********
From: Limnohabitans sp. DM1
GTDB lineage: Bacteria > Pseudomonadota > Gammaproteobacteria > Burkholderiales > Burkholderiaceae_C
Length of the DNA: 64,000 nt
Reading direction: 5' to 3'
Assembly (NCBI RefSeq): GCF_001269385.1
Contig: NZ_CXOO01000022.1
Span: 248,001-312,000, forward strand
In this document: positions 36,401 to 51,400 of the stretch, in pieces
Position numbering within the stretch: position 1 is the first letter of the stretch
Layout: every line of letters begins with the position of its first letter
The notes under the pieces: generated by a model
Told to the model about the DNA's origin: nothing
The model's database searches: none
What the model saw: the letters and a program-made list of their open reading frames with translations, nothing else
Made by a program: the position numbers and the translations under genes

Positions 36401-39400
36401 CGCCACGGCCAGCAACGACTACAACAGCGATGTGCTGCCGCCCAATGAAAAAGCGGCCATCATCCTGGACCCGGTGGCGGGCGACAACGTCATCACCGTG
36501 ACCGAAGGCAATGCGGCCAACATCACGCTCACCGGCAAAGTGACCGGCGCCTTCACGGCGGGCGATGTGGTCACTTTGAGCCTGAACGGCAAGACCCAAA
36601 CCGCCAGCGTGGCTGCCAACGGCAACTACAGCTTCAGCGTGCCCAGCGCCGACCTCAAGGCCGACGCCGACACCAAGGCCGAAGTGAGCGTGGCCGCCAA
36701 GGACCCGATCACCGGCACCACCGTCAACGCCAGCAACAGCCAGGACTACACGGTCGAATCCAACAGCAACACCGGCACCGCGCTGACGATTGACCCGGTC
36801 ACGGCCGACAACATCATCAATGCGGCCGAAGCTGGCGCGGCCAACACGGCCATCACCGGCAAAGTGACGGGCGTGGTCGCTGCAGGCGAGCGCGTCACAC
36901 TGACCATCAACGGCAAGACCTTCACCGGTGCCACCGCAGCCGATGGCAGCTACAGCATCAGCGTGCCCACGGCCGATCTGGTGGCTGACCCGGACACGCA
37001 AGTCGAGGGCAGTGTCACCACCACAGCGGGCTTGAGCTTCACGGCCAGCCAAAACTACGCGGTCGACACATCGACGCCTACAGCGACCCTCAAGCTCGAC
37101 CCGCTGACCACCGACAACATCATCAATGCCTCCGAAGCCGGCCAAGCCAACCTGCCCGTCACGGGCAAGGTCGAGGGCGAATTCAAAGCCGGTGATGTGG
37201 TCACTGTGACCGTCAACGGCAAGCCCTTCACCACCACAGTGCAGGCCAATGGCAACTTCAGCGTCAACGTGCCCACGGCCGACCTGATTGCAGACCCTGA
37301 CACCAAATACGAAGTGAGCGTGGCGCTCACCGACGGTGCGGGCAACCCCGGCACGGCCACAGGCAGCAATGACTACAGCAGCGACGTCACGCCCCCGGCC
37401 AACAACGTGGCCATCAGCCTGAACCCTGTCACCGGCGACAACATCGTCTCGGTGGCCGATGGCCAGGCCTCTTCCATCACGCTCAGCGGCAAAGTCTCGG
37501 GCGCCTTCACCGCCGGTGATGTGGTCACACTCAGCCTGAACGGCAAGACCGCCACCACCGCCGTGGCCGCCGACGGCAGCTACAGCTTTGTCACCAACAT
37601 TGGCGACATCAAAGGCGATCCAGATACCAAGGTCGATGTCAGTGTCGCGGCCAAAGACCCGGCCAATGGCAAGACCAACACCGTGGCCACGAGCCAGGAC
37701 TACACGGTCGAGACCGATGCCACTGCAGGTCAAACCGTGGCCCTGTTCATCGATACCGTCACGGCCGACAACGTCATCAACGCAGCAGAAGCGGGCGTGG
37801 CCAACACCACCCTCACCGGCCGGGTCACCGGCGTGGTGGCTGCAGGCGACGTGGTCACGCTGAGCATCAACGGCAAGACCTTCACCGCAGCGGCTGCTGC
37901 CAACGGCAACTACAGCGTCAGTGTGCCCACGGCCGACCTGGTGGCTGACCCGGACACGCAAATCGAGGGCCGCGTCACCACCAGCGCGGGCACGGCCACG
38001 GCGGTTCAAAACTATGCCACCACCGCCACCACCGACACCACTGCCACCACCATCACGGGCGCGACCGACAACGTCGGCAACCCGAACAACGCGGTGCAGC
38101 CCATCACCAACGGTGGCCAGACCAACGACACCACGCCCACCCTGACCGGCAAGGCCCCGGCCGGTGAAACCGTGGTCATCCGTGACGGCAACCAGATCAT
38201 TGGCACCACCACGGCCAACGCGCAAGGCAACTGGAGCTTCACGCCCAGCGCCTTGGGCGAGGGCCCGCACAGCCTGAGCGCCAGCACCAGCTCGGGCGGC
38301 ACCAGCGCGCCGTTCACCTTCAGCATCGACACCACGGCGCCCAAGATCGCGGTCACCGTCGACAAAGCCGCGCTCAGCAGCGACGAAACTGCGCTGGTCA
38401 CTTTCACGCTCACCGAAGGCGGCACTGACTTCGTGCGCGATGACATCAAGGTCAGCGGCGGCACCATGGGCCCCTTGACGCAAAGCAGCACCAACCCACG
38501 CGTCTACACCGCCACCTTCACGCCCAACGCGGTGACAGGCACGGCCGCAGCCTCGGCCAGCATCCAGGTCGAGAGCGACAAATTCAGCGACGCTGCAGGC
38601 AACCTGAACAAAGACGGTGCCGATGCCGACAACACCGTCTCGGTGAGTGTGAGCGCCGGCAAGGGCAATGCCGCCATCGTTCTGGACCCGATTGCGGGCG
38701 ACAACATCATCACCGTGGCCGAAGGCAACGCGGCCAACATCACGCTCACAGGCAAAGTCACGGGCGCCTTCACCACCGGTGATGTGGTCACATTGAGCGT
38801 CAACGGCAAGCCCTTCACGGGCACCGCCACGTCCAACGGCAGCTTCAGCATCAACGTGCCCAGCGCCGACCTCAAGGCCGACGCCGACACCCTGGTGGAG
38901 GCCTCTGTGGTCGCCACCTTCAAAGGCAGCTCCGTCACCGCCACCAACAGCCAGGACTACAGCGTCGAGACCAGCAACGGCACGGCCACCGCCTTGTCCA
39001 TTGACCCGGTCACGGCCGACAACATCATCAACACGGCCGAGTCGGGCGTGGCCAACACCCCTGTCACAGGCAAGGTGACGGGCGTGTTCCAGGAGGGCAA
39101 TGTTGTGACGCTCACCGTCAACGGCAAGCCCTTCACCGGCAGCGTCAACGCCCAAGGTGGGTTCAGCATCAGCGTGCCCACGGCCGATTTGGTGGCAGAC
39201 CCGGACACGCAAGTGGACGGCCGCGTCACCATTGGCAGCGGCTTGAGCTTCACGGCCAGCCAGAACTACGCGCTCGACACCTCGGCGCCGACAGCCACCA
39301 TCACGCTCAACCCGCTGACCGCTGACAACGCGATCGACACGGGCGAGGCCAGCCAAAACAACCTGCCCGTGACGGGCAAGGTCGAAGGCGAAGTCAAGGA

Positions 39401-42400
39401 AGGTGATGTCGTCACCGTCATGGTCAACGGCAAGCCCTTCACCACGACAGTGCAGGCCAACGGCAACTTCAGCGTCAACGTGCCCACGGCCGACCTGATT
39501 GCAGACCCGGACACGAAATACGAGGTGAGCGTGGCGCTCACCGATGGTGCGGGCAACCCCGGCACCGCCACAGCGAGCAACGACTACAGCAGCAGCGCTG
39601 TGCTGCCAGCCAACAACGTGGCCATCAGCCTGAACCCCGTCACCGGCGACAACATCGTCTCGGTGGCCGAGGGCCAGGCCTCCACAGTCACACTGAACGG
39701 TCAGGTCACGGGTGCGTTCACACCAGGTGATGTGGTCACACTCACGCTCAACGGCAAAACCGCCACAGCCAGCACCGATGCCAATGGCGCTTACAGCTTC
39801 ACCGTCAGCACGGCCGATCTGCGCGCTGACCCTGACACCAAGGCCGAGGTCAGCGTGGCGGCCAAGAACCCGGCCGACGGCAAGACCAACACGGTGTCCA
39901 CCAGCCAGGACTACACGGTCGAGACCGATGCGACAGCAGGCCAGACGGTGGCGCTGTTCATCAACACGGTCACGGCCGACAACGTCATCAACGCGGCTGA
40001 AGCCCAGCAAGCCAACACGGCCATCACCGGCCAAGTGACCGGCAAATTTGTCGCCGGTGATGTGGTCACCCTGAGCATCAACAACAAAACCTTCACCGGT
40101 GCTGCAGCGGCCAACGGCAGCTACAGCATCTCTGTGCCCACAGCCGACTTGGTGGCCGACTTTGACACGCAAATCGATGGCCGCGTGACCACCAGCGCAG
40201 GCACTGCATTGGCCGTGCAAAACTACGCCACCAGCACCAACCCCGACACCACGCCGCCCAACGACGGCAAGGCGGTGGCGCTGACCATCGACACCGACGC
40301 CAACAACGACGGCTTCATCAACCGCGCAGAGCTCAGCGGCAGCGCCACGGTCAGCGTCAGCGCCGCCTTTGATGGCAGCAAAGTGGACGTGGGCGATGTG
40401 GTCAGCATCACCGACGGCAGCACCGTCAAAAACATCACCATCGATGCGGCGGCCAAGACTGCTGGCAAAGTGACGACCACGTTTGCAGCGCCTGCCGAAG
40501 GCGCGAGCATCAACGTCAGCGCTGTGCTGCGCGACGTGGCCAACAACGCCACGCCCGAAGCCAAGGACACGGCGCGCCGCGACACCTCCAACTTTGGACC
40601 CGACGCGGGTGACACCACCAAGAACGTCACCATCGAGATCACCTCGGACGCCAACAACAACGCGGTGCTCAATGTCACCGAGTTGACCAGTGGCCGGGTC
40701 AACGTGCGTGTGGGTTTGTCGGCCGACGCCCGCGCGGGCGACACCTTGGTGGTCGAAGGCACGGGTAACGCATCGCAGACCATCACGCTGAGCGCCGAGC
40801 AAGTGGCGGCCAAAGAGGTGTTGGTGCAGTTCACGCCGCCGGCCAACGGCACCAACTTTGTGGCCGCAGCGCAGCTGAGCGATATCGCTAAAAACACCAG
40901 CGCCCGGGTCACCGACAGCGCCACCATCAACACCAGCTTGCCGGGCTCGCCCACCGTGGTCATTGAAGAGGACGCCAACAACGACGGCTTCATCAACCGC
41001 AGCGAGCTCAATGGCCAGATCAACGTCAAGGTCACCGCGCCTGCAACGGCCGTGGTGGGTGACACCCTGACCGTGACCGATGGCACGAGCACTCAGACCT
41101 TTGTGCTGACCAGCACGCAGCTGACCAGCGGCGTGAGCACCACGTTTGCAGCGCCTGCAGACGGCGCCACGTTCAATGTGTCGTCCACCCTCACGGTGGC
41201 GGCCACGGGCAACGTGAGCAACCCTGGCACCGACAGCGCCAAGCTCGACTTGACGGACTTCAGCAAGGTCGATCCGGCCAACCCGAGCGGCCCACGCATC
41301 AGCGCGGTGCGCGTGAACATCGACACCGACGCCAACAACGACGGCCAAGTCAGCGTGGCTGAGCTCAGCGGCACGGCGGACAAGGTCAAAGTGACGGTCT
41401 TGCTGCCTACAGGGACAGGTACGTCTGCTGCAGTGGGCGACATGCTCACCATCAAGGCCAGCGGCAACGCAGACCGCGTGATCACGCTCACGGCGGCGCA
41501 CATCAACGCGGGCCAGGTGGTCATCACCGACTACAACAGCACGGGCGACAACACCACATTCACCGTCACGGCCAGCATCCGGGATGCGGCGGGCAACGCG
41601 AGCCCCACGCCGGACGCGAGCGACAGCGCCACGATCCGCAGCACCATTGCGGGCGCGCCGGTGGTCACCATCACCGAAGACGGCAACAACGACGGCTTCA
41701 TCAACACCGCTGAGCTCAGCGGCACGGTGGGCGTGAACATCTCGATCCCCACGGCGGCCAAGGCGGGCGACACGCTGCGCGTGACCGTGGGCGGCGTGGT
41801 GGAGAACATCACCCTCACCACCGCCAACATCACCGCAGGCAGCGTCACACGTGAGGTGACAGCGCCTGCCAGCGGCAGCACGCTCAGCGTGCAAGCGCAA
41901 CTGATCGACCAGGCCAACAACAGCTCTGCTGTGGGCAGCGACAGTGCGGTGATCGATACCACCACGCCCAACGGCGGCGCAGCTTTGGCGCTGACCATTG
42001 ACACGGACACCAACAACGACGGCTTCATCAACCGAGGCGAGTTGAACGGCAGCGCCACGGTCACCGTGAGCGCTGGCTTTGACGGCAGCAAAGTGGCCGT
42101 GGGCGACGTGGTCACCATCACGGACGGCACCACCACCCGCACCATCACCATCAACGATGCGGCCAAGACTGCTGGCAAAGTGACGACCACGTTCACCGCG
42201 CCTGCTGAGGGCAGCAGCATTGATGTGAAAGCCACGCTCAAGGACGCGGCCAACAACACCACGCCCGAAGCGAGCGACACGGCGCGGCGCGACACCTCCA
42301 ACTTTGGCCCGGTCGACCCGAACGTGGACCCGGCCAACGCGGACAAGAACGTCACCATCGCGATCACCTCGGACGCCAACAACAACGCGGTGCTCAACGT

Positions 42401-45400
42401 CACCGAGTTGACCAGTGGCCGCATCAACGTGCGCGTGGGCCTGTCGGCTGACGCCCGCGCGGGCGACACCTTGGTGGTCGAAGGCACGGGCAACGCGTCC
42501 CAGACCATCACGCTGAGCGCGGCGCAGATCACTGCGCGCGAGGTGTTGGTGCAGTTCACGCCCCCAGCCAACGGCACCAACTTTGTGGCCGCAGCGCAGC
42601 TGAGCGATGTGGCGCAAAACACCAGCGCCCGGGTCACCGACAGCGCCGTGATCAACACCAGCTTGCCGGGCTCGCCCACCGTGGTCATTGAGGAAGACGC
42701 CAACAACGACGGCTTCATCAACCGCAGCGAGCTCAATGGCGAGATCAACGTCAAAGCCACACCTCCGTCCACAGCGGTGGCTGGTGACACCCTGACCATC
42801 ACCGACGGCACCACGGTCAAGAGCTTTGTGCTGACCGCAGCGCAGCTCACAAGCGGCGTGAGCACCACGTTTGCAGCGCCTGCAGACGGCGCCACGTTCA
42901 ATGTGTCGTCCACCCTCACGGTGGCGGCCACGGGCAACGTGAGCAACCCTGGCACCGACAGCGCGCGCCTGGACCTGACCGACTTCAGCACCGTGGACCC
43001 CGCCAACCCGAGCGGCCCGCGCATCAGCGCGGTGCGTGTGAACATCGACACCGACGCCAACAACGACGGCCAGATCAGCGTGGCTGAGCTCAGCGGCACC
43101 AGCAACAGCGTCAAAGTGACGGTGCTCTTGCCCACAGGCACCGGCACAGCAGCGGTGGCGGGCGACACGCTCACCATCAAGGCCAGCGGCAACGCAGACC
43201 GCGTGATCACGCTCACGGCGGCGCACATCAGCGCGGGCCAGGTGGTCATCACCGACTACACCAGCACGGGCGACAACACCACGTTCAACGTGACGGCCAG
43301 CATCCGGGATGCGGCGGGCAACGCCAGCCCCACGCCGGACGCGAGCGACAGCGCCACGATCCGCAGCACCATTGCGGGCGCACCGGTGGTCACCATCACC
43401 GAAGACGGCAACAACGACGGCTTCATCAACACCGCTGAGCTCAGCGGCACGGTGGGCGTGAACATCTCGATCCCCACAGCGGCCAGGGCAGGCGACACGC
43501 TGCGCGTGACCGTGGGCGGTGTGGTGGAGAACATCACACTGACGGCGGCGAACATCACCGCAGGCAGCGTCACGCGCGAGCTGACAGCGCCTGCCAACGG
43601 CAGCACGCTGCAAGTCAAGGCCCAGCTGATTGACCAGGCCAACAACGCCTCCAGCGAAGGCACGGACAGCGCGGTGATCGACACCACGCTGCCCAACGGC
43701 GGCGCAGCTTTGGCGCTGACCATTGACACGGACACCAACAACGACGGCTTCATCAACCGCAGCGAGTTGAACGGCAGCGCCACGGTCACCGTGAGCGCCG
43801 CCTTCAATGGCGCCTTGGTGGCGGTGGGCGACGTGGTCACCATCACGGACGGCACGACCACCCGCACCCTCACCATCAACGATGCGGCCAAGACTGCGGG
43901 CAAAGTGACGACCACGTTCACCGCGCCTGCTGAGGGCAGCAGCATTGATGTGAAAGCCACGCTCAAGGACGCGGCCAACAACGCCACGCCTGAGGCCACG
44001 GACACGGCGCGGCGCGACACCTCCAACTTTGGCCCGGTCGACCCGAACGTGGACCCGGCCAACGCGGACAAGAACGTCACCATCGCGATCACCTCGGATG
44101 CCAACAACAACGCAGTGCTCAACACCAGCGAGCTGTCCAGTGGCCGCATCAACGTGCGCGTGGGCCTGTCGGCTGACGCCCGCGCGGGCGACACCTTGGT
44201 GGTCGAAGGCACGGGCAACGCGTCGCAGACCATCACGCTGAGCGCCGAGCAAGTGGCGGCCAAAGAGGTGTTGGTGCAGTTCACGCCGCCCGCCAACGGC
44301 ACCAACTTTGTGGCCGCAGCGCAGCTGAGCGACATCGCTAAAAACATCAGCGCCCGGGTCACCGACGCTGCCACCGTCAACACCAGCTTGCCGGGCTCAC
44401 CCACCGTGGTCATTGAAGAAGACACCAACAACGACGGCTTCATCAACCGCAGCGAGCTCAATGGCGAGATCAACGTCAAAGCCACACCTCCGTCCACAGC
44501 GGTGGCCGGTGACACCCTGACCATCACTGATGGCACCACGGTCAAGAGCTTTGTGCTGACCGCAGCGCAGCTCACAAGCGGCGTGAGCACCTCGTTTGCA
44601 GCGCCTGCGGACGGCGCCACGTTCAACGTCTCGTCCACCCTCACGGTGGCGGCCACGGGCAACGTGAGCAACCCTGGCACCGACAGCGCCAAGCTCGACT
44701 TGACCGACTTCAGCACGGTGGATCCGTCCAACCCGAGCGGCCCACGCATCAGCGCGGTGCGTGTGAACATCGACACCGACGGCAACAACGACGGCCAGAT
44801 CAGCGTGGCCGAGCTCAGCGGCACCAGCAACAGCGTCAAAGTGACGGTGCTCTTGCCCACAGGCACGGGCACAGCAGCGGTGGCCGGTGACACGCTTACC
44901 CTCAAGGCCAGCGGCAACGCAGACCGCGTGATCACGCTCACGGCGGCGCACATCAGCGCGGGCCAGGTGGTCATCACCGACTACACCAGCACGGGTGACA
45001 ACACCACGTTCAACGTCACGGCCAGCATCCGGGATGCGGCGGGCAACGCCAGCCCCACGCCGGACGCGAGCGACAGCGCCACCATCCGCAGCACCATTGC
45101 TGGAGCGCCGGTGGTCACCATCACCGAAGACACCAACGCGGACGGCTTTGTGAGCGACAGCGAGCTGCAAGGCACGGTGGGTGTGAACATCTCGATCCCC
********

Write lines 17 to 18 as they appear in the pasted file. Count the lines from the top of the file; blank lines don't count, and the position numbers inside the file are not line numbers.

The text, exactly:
36401 CGCCACGGCCAGCAACGACTACAACAGCGATGTGCTGCCGCCCAATGAAAAAGCGGCCATCATCCTGGACCCGGTGGCGGGCGACAACGTCATCACCGTG
36501 ACCGAAGGCAATGCGGCCAACATCACGCTCACCGGCAAAGTGACCGGCGCCTTCACGGCGGGCGATGTGGTCACTTTGAGCCTGAACGGCAAGACCCAAA